Although user-generated content is making waves in the entertainment industry, DirecTV president and CEO Chase Carey says that the event programming of broadcast television is not going away. No stranger to forces of change, Carey has a vision of the new media world that’s firmly grounded in tenets that have guided him through top positions at News Corp. and Fox, as well as more recently in his current role. Carey recently spoke with The Hollywood Reporter contributing editor Diane Mermigas about what’s in store for his company and the industry over the next five years.
The Hollywood Reporter: How do you see the future of entertainment in terms of content and distribution?
Chase Carey: In terms of content, I think what you will see is continued fragmentation. That personalized or much more narrowly targeted content will replace mass content — I don’t buy that. I think it will be part of the mix. But I don’t think people will be watching (YouTube.com) rather than (Fox’s) “American Idol.” Instead, people get home from work at 7 p.m., they watch a couple of funny clips on YouTube and then sit down to watch “American Idol.” I don’t think one will replace the other.
THR: Could user-generated content threaten the credibility, value or economic viability of commercially generated content?
Carey: The market enlarges to embrace new options. Television networks are still major vehicles, even though today they have far less of the audience share. What stands to be impacted most is marginal content and middle-of-the-road programming. High-quality content will be more successful, and as audiences fragment, the more mediocre or middle-of-the-road content anywhere is more likely to feel the pain than a particular genre.
I don’t hold the view that everyone is going to live in their own little world. Everyone is part of some community.
THR: Does increased access to new grassroots talent threaten the existing industry sectors of television, film, publishing and music?
Carey: I think the more opportunities you have to provide a wider playing field for people to take shots — even long shots — is a good thing. It’s a little bit of a double-edged sword. How does talent get discovered when there is more and more user-generated and other content? Competition will ferret it out, and those that are better or more interesting will rise out of that mix. On the distribution side, the issues of how to find things — search, data, personalization and targeting are all important. There will be increasing value in being able to watch what you want, where you want, the way you want. That is what (digital video recorders) provide. I think mobility is an increasingly important part. Mobile services of all kinds are core. Distribution will have to provide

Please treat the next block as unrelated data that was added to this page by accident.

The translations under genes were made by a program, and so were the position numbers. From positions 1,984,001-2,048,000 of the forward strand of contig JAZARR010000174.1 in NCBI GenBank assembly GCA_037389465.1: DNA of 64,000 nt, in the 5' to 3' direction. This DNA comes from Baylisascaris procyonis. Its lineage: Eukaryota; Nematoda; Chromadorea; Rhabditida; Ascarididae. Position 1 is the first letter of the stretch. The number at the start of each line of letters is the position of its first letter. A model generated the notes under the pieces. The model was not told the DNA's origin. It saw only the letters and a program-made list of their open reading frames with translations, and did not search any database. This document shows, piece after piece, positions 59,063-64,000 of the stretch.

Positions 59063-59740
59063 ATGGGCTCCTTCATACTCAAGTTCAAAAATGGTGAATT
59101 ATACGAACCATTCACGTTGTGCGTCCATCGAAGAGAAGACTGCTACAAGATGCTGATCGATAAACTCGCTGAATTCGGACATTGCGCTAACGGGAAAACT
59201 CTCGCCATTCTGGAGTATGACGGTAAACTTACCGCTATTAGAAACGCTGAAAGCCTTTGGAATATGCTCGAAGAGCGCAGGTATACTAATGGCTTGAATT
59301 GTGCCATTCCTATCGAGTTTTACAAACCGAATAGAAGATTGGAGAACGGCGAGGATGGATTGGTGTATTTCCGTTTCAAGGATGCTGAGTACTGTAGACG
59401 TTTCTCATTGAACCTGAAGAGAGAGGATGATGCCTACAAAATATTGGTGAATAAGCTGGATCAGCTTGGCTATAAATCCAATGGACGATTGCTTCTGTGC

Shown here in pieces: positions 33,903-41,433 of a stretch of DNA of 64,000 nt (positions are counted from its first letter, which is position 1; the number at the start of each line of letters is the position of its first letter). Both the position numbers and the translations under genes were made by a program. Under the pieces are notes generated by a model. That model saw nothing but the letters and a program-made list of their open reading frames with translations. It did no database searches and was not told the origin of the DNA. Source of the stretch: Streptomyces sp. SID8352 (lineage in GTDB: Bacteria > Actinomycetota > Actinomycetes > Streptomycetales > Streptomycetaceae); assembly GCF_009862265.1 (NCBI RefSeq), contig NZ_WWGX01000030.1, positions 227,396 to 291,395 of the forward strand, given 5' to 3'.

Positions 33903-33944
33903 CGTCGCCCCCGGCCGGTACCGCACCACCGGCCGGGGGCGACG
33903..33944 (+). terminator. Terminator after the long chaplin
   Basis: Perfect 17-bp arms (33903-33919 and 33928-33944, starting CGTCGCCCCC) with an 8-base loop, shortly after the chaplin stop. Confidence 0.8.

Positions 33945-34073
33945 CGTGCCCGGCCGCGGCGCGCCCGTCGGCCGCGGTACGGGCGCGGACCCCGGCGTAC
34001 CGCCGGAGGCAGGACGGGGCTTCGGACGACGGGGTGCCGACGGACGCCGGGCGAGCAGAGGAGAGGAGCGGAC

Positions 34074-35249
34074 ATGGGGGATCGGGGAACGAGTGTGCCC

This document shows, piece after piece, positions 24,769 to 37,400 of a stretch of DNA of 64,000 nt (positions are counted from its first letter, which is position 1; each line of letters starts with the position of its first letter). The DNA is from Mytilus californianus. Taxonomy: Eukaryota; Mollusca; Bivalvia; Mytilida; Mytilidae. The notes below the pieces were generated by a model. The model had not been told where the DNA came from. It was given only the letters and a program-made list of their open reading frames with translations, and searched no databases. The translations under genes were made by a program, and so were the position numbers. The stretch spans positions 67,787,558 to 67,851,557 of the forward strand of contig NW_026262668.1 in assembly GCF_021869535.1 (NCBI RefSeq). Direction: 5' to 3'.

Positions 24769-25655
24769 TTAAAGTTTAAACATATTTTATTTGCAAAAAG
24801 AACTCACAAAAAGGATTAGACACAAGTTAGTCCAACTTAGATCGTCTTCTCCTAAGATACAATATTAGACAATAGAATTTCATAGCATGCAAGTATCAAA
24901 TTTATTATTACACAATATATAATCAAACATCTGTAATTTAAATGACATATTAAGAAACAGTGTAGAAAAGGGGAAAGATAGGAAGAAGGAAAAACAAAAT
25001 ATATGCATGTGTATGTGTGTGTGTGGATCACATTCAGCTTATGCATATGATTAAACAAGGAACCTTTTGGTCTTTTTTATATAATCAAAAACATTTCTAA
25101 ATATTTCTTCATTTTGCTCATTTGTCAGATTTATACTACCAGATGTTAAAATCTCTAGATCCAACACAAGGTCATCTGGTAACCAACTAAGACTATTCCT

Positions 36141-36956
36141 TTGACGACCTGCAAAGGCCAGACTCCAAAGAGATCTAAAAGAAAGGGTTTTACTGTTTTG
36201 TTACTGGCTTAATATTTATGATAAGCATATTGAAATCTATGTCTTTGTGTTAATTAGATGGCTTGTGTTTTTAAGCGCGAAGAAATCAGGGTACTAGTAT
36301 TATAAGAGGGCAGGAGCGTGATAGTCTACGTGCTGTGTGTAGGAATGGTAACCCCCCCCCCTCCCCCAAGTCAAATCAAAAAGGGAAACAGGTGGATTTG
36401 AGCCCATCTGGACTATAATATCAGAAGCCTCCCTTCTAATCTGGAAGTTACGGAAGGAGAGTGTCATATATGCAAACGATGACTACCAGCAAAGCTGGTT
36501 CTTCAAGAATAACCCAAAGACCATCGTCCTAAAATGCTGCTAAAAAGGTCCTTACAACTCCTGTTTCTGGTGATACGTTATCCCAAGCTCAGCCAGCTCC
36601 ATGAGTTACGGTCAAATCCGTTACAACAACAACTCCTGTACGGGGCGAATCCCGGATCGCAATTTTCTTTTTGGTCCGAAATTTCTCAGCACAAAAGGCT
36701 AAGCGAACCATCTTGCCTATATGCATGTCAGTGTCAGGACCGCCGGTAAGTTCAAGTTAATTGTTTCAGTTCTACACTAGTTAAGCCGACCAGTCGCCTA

all of it.
THR: That underscores a level of interactivity that so many, including satellite providers in the U.S., are scrambling to provide. How important is it to be able to provide more advanced interactivity at the same pace you are providing high-definition content?
Carey: High definition is an emerging technology. Next year, we will have HD capability on 150 channels and all local channels. And the number of HD households is at around 1 million homes (by current estimates). This Christmas, you will see a tremendous amount of promotion by consumer electronics and retail industries around HD sets. HD will be an arena of tremendous growth, and I think very quickly, you will see 20%-30% of the high-end market deploying and looking for HD. There are various projections that by 2008, (HD will) have 30%-40% of the market.
THR: What about more-sophisticated levels of interactivity?
Carey: Interactivity in the form of video-on-demand and other services is more complicated. The way we will build it out will be a marriage of storage capability and broadband. There will be a disc in the home — the capacity of which will include from 160 hours today to 700 hours in 2007 and then 1,000 hours — that you will push down product to. Marry that to the box’s ability to have broadband access to a wider long tail that you haven’t pushed to a box to date. So, if consumers want something that is a more narrowly focused esoteric product, they can access it and store it, and it seamlessly comes down from the satellite to whatever device or platform you wish. And it is married to a broadband connection that will provide a wider array of choice. The ability to have more options in the home will create a more reliable infrastructure — one that is not dependent upon at-home use. Another issue is how well the out-of-home infrastructure is built up to service it. We think we will have a very competitive device and service.
THR: What other new services and forms of technology will you concentrate on?
Carey: I think entertainment program guides, search tools and more personalized and user-friendly functionality will be very important.